Often now as an old man 
Who sleeps only four hours a night, 
I wake before dawn, dress and go down 
To my study to start typing: 
Poems, letters, more pages 
In the book of recollections. 
Anything to get words flowing, 
To get them out of my head 
Where they're pressing so hard 
For release it's like a kind 
Of pain. My study window 
Faces east, out over the meadow, 
And I see this morning 
That the sheep have scattered 
On the hillside, their white shapes 
Making the pattern of the stars 
In Canis Major, the constellation 
Around Sirius, the Dog Star, 
Whom my father used to point 
Out to us, calling it 
For some reason I forget 
Little Dog Peppermint. 

What is this line I'm writing? 
I never could scan in school. 
It's certainly not an Alcaic. 
Nor a Sapphic. Perhaps it's 
The short line Rexroth used 
In The Dragon & The Unicorn,
Tossed to me from wherever 
He is by the Cranky Old Bear 
(but I loved him). It's really 
Just a prose cadence, broken 
As I breathe while putting 
My thoughts into words; 
Mostly they are stored-up 
Memories—dove sta memoria. 
Which one of the Italians 
Wrote that? Dante or Cavalcanti? 
Five years ago I'd have had 
The name on the tip of my tongue 
But no longer. In India
They call a storeroom a godown,
But there's inventory
For my godown. I can't keep 
Track of what's m there. 
All those people in books 
From Krishna & the characters 
In the Greek Anthology 
Up to the latest nonsense 
Of the Deconstructionists, 
Floating around in my brain, 
A sort of "continuous present"
As Gertrude Stein called it; 
The world in my head 
Confusing me about the messy 
World I have to live in. 
Better the drunken gods of Greece 
Than a life ordained by computers. 

My worktable faces east;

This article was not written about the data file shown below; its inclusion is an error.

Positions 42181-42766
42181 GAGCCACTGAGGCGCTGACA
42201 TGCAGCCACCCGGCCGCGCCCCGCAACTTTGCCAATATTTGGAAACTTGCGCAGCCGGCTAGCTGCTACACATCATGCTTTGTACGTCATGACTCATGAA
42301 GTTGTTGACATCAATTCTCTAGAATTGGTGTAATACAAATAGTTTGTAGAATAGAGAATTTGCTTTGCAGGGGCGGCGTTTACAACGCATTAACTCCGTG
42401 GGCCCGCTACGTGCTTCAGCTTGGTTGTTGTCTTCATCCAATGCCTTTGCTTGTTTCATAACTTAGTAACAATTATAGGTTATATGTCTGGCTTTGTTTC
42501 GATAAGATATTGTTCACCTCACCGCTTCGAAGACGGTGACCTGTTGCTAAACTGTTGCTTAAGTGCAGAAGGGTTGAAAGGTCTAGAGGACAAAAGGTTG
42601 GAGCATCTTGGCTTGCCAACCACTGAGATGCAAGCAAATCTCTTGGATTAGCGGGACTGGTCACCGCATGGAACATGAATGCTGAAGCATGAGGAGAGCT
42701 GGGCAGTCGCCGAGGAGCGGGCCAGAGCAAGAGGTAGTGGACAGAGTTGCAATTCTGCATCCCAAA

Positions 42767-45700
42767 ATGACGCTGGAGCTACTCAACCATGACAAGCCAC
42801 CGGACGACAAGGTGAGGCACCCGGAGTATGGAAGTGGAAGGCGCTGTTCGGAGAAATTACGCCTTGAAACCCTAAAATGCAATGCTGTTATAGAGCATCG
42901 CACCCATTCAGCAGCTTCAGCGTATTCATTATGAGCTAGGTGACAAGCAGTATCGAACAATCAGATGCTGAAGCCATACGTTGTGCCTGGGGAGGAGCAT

I watch for the coming 
Of the dawnlight, raising 
My eyes occasionally from 
The typing to rest them, 
There is always a little ritual, 
A moment's supplication 
To Apollo, god of the lyre; 
Asking he keep an eye on me 
That I commit no great stupidity. 
Phoebus Apollo, called also 
Smintheus the mousekiller
For the protection he gives 
The grain of the farmers. My 
Dawns don't come up like thunder 
Though I have been to Mandalay 
That year when I worked in Burma. 
Those gentle, tender people
Puzzled by modern life; 
The men, the warriors, were lazy, 
It was the women who hustled, 
Matriarchs running the businesses. 
And the girls bound their chests 
So their breasts wouldn't grow; 
Who started that, and why? 
My dawns come up circumspectly, 
Quietly with no great fuss. 
Night was and in ten minutes 
Day is, unless of course 
It's raining hard. Then comes 
My first breakfast. I can't cook 
So it's only tea, puffed wheat and 
Pepperidge Farm biscuits. 
Then a cigar. Dr Luchs 
Warned me the cigars 
Would kill me years ago 
But I'm still here today. 

Copyright © 2005 by James Laughlin. From Byways. Reprinted with permission of New Directions Publishing.